October 16, 2020 to March 21, 2021
In the 1980s West-Berlin became the epicentre of social experiments in rebellion against bourgeois lifestyles. Young people came from all across the world to settle in the ‘Wagenburgen’ – caravan colonies that occupied available vacant urban lots.
Like the Tower of Babel, Berlin with its self-determined ways of live, cultural and linguistic diversity, and alternative music scene opened up new horizons for the photographer Ralf Marsault,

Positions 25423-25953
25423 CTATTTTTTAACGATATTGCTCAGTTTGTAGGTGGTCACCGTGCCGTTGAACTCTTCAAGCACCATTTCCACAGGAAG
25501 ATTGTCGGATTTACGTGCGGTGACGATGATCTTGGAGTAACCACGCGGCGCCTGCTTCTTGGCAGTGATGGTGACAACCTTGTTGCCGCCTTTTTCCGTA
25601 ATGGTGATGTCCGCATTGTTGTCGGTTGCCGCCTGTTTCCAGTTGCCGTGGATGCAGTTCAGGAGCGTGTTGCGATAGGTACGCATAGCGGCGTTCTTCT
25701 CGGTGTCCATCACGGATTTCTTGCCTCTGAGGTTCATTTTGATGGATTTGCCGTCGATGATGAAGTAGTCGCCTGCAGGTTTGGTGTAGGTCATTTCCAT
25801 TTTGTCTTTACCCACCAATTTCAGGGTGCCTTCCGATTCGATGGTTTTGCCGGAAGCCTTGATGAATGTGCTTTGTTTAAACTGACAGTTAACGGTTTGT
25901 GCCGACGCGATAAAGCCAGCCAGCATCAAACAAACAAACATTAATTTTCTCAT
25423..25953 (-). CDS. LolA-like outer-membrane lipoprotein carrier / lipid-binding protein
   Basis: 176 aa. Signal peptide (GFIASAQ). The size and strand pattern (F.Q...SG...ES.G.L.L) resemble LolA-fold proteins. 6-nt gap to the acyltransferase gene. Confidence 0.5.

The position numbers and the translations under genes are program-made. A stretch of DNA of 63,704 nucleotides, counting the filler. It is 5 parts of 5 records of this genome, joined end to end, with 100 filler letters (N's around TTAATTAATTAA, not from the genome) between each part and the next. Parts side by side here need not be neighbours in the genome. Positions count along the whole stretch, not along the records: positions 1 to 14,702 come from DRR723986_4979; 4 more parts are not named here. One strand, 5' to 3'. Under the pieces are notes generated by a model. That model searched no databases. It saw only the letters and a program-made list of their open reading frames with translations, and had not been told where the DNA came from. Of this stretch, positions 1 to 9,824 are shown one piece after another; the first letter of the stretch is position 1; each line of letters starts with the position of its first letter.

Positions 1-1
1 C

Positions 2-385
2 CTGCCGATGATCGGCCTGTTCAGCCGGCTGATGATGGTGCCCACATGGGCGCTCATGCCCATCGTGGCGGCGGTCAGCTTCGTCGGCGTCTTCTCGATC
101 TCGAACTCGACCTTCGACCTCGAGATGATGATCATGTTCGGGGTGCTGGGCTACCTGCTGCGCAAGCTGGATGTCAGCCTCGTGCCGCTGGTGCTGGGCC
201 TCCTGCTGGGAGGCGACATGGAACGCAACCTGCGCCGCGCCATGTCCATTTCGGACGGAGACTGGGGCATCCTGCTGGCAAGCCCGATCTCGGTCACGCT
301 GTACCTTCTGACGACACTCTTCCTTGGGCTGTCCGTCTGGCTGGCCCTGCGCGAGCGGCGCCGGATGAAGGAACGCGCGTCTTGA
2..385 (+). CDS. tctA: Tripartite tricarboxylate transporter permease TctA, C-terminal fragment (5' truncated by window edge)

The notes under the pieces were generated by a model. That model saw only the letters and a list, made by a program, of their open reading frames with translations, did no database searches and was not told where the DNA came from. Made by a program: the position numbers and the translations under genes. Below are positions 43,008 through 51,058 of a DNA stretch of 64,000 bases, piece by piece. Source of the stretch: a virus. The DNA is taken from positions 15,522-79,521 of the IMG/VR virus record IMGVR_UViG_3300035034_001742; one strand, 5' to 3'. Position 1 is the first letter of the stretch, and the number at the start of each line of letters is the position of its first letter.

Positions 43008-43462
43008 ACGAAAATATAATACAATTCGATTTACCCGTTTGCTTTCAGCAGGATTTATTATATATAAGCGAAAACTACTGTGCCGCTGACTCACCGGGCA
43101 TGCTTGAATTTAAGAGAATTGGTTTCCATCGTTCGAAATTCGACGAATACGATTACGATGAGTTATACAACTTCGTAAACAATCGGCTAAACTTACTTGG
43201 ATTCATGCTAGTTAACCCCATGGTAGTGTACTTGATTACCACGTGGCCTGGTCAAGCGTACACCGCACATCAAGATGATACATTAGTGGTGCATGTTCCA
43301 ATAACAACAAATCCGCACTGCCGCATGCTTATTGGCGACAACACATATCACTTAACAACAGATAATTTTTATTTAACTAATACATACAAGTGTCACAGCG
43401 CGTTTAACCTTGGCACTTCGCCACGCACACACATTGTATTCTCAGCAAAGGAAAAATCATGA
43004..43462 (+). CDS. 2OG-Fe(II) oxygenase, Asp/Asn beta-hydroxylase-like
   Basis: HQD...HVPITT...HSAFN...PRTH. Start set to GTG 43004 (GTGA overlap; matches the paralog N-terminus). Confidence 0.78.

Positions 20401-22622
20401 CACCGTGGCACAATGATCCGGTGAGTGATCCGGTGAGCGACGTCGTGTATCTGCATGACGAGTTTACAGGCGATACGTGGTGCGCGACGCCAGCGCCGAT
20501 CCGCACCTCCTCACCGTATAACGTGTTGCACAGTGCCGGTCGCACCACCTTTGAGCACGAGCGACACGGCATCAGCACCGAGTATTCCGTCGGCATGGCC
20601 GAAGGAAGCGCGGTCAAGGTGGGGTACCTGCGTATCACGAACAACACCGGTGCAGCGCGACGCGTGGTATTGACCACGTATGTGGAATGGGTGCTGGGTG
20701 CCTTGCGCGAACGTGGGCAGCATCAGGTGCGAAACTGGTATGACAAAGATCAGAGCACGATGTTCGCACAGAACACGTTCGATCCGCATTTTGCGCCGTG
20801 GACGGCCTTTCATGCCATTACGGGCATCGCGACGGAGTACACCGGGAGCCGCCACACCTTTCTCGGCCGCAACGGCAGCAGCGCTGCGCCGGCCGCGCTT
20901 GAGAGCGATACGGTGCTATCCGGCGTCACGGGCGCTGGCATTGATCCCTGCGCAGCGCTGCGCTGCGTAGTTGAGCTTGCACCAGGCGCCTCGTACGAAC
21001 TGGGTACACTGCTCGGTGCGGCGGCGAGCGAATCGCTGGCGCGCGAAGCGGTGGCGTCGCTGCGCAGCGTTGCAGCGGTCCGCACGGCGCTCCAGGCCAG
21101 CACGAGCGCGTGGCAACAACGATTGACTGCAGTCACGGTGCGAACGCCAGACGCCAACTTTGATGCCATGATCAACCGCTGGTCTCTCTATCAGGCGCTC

enabling him to continue the “fin de siècle”-series of portraits of young anarchists, travellers, and punks that he had begun in Paris and London. His photographs do not document the caravan colonies as such, but rather conjure and orchestrate a reconfigured reality. Marsault does not seek to reduce the people he portrays to their appearance, but rather opens spaces for them to stage themselves and to integrate them into a kind of visual storytelling. The images of Berlin broaden the scope of those from the other two cities by offering an atemporal and atypical vision on the choice of a life on the fringes of society.
The exhibition presented a selection of 30 portraits and views of the Berlin caravan colonies created by Ralf Marsault in visual long-term studies.
Curated by Héléna Bastais.
As part of the European Month of Photography.